Dylan Covey, the high-school right-hander from Pasadena, Calif., selected in the first round of the June draft by the Milwaukee Brewers, already has led an interesting life.
Beginning at birth.
Not many 18-year-olds have brothers twice their age. Angela Covey told the Los Angeles Times that she and husband Darrell decided to stop having children after sons Brian, 37, and Nathan, 32, were born.
Angela had a surgical procedure to prevent more pregnancies but years later changed her mind and had the operation reversed.
"Then, one December, I thought I had the flu and it turned out to be Dylan," she said.
The Coveys home-schooled Dylan until it was time for him to go to high school. They then decided to send him to Maranatha High School, a small private school that Nathan attended.
There was some uncertainty because Dylan already was developing into a promising baseball player.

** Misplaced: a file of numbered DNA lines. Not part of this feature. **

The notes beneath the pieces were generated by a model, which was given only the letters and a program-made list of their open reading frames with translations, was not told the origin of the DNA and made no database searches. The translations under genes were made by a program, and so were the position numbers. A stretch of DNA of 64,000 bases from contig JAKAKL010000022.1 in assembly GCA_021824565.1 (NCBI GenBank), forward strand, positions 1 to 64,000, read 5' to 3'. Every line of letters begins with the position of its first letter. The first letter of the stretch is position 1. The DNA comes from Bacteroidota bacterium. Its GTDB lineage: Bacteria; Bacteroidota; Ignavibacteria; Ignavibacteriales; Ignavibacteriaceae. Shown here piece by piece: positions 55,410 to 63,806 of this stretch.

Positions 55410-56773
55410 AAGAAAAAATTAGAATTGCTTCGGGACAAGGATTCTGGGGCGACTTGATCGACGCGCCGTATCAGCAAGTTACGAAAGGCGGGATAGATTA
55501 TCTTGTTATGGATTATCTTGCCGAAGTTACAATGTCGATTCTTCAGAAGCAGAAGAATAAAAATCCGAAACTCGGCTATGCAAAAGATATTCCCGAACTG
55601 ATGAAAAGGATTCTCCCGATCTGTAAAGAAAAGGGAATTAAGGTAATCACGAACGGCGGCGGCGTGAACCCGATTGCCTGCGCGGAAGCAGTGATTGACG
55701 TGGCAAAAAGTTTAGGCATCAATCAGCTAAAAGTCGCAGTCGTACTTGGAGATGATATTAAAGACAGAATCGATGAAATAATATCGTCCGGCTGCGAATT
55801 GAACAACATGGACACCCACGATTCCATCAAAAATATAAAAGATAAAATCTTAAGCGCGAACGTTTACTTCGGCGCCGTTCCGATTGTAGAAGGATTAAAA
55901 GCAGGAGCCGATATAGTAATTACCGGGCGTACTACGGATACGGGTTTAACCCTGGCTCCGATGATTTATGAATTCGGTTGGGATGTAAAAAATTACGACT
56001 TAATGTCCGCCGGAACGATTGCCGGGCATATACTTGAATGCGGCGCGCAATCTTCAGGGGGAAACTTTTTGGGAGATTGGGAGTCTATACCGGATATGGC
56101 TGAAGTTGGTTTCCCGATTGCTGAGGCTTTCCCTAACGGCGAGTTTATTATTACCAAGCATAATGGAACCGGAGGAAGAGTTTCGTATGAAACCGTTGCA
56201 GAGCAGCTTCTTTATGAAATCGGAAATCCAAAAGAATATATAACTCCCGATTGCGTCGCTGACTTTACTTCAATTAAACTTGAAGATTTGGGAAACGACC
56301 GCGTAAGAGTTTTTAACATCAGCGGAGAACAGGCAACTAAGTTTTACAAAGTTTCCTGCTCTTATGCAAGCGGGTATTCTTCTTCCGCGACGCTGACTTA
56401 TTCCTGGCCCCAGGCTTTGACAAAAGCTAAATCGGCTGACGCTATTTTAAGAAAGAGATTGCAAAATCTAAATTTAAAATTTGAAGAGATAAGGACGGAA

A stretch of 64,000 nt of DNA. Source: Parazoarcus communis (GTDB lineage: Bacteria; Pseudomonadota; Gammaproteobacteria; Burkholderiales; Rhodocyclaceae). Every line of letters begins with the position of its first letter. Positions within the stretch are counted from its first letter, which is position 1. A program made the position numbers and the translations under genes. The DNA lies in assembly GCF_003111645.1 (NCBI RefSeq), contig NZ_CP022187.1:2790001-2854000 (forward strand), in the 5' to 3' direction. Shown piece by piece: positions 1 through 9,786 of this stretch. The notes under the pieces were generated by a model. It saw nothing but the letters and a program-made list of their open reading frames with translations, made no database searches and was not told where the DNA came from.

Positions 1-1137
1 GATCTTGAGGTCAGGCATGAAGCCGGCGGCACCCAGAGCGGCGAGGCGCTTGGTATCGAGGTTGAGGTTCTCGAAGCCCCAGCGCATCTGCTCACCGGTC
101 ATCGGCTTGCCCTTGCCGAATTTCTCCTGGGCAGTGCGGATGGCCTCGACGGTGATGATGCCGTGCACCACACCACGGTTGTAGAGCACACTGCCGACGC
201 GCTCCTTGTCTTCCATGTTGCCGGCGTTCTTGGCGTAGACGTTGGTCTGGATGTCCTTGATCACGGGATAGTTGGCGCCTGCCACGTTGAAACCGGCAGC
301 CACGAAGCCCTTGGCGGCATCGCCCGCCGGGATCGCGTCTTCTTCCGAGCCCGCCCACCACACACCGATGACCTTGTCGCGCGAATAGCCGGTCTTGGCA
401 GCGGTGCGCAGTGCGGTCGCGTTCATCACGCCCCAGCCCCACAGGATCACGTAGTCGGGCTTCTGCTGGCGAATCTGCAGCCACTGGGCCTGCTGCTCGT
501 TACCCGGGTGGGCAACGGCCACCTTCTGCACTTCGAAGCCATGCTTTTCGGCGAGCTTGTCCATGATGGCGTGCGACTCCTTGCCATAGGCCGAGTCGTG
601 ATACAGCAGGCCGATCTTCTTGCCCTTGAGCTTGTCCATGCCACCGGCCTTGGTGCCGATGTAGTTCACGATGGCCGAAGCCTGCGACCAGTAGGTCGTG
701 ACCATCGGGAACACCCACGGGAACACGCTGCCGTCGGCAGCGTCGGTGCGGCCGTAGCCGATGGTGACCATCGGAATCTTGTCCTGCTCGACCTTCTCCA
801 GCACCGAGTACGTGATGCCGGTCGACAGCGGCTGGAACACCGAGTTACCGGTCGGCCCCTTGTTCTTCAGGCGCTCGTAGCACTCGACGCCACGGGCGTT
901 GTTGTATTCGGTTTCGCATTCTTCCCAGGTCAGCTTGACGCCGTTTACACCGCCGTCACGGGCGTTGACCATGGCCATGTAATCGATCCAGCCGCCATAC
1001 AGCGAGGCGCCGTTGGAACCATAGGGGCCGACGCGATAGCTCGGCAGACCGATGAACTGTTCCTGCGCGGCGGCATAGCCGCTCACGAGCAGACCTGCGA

"We struggled with the fact we would be sending him to a small school, but it was right for him," said Angela.
Though Maranatha didn't always play top baseball schools, Dylan emerged as a top prospect by excelling in showcases across the country as well as in Area Code Games.
"We've been on Dylan Covey for quite some time," said Brewers scouting director Bruce Seid. "He was really good in those showcases. When the lights came on, Dylan Covey performed."
Darrell Covey was drafted by the New York Mets in the 22nd round in 1968 as a third baseman out of Pasadena City College. He did not sign a pro contract, however.
"I went surfing instead," he said with a laugh. "I had some talent but I didn't have the character makeup to make it through a minor-league system."
The father has been a huge factor in his son's career, spending money to send him to the showcases and attending all but two of his prep games.
"It's a real strong family," said Seid. "The one thing you look for in a young man is the support that he has. We've got to know his family, and they're nice people."
Some elbow room
The Brewers' pitching staff should form a Tommy John Club. No less than seven pitchers on their roster have undergone "Tommy John" reconstructive elbow surgery, during which a torn ligament is replaced by a transplanted tendon.